To get to Birrieria Tijuana, you drive to Burien, past stretches of suburbia and teriyaki joints, until you reach an unassuming parking lot that serves a Goodwill store and the Guadalupe Market, with its flashing marquee advertising "carniceria" and "panaderia" and "menudo." Inside the Mexican marketplace, you'll find towering stacks of jumbo white hominy cans, a rainbow of Caprice shampoos, star-shaped pinatas with tassels of tissue paper streaming from their points, and, at last, a striped archway with a sign reading "taqueria" that lets you know you've arrived.
Beneath a painted mural of a Mexican village scene, the flow of people queuing up in front of the DolEx money transfer kiosk never seems to slow or stop. The cafeteria-like blue tables and bench seats are populated by construction workers on their lunch breaks, families celebrating birthday parties, and toddlers gnawing on tamarindo sticks. A no-nonsense woman in an apron printed with the phrase "Deja tu lo guapa, soy una mamá bien chingona" ("Besides my good looks, I'm also a badass mom") takes orders at the counter.
The heart of Birrieria Tijuana's menu is, of course, the birria: beef slow-simmered with spices and chiles until it is so gloriously sloppy and greasy and napkin-eviscerating as to be soporific. This meat is then arranged in various near-interchangeable permutations of griddled corn tortillas and gooey white cheese, running the gamut from tacos to mulitas (meat and cheese sandwiched by tortillas).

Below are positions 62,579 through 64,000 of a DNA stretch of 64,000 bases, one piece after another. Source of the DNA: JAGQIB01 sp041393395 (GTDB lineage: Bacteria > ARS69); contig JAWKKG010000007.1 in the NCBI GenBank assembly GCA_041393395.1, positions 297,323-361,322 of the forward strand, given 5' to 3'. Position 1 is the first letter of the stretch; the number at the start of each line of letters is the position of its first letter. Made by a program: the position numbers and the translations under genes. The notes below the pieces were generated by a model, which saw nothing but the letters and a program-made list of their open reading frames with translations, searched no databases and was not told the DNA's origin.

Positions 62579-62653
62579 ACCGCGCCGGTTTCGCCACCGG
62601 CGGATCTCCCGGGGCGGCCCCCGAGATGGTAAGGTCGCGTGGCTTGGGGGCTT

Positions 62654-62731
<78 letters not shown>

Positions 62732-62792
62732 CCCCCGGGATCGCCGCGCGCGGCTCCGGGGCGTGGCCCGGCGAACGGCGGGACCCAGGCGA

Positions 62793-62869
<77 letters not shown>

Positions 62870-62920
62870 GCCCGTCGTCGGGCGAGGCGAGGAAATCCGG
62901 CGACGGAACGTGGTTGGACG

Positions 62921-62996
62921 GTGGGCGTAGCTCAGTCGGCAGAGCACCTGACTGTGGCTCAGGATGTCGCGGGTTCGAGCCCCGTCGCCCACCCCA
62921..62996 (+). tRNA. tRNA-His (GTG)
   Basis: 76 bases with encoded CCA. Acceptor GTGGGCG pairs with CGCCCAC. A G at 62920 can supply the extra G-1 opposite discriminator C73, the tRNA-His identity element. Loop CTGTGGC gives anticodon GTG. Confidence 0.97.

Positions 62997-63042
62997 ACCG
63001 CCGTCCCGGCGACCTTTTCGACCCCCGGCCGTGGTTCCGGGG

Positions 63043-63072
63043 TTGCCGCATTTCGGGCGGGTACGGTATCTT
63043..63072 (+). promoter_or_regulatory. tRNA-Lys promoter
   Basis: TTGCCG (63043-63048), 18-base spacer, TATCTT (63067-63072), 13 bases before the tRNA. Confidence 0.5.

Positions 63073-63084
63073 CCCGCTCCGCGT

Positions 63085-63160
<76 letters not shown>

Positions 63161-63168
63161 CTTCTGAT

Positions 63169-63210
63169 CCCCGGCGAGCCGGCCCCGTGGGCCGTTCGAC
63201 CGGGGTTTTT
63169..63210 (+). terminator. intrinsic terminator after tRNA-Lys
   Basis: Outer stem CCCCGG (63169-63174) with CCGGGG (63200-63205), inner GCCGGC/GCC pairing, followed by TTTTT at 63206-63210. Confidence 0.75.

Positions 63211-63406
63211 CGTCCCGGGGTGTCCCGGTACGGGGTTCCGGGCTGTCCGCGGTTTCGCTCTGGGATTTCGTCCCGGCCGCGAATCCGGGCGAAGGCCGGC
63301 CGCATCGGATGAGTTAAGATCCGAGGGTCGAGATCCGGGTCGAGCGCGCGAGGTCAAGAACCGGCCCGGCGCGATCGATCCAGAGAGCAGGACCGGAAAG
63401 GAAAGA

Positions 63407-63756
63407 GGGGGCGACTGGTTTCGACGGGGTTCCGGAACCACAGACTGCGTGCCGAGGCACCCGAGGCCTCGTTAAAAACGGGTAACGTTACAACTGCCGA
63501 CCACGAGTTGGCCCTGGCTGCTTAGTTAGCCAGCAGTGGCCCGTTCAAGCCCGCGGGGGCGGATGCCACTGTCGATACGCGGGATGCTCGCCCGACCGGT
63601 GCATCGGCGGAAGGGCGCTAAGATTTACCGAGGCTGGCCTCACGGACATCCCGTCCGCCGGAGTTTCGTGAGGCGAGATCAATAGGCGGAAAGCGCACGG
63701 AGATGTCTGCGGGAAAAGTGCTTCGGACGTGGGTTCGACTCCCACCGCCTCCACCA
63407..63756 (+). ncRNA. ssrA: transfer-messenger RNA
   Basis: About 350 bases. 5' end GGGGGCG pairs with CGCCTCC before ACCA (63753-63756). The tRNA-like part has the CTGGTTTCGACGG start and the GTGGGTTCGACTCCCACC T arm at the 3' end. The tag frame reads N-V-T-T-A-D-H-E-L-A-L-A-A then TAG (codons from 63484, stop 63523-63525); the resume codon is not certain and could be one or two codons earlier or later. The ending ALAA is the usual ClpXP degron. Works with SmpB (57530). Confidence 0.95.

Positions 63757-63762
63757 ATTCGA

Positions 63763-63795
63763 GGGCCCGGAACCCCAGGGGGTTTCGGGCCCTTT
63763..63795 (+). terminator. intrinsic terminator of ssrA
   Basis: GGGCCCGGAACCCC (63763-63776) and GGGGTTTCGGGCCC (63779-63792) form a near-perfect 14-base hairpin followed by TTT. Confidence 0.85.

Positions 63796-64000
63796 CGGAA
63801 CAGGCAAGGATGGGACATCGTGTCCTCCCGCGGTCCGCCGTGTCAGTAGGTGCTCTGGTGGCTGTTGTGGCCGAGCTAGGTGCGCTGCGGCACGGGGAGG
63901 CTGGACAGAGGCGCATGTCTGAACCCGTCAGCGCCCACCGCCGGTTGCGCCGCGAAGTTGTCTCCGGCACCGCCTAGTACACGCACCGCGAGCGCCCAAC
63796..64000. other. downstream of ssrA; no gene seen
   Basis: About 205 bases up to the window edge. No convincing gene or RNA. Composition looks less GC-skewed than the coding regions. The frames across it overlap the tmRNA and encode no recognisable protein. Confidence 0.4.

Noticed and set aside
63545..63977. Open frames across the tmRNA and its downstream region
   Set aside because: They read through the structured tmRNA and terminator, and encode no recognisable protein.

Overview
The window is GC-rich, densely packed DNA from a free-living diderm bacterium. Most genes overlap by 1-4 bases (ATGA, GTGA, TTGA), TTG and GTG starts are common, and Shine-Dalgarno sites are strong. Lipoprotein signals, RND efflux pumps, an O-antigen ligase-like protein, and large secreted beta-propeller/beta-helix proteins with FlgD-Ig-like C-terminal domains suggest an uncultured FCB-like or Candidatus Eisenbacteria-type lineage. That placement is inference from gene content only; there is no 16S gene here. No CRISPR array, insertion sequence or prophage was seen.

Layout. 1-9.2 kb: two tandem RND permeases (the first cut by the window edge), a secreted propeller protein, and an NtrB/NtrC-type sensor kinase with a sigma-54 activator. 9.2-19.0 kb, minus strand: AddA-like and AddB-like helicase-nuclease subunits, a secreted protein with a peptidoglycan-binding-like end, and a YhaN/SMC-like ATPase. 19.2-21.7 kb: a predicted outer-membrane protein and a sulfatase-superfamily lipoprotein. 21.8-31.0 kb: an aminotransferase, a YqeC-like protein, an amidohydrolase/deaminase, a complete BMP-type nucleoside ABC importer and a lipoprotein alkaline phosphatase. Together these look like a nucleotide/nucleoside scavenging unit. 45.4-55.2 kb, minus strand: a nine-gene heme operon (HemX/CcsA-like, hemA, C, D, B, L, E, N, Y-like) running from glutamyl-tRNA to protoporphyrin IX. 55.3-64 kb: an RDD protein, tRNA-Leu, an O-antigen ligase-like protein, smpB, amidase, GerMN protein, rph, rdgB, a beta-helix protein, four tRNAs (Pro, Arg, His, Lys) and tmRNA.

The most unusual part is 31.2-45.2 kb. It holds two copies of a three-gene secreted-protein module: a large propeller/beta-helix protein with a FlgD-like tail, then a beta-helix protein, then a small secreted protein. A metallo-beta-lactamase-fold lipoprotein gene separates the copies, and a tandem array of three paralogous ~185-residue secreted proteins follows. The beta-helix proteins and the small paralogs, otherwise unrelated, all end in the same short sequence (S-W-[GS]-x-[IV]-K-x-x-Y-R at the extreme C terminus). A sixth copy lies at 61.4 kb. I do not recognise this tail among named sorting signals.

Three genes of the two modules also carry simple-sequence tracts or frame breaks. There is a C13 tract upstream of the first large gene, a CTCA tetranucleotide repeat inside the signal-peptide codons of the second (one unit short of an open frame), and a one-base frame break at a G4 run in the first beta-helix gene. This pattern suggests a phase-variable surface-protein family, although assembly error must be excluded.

One of the very best things you can order here is the vampiro, an open-faced taco with a layer of melted cheese and a stratum of shredded beef atop a fried tortilla. (The bloodthirsty name is owing to the tortillas' tendency to furl inward like bat wings as they toast.) If you're lucky, you'll get one where the cheese has crisped up into burnished, lacy, frico-like edges the color of a penny. Similarly, the oozy, crunchy queso tacos are a satisfying showcase for the same flavors. The nectar-like aguas frescas, made with actual fresh fruit in flavors like tamarind and melon, are worthy of note all on their own.
Whatever your order may be, it requires a cup of the palliative consommé, a beef soup that arrives mouth-burningly hot in a Styrofoam container, pools of fat shimmering on the surface. People who know what they're doing dip their tacos in this. Your meal also wants the freshness and brightness of chopped cilantro, onions, radishes, lime, and pickled vegetables—heaped generously in massive plastic tubs at the condiment bar—to counteract all the richness. Jars of salsa macha (a fiery red chili oil) and squeeze bottles of fresh red and green salsa sit at each table, for all your doctoring needs.
At the end of the whole affair, your table littered with foil and paper and napkins reduced to transparent tatters, you'll feel tired but happy, consecrated in a blaze of orange oil. It's an experience that's worth traveling out of your way to enjoy.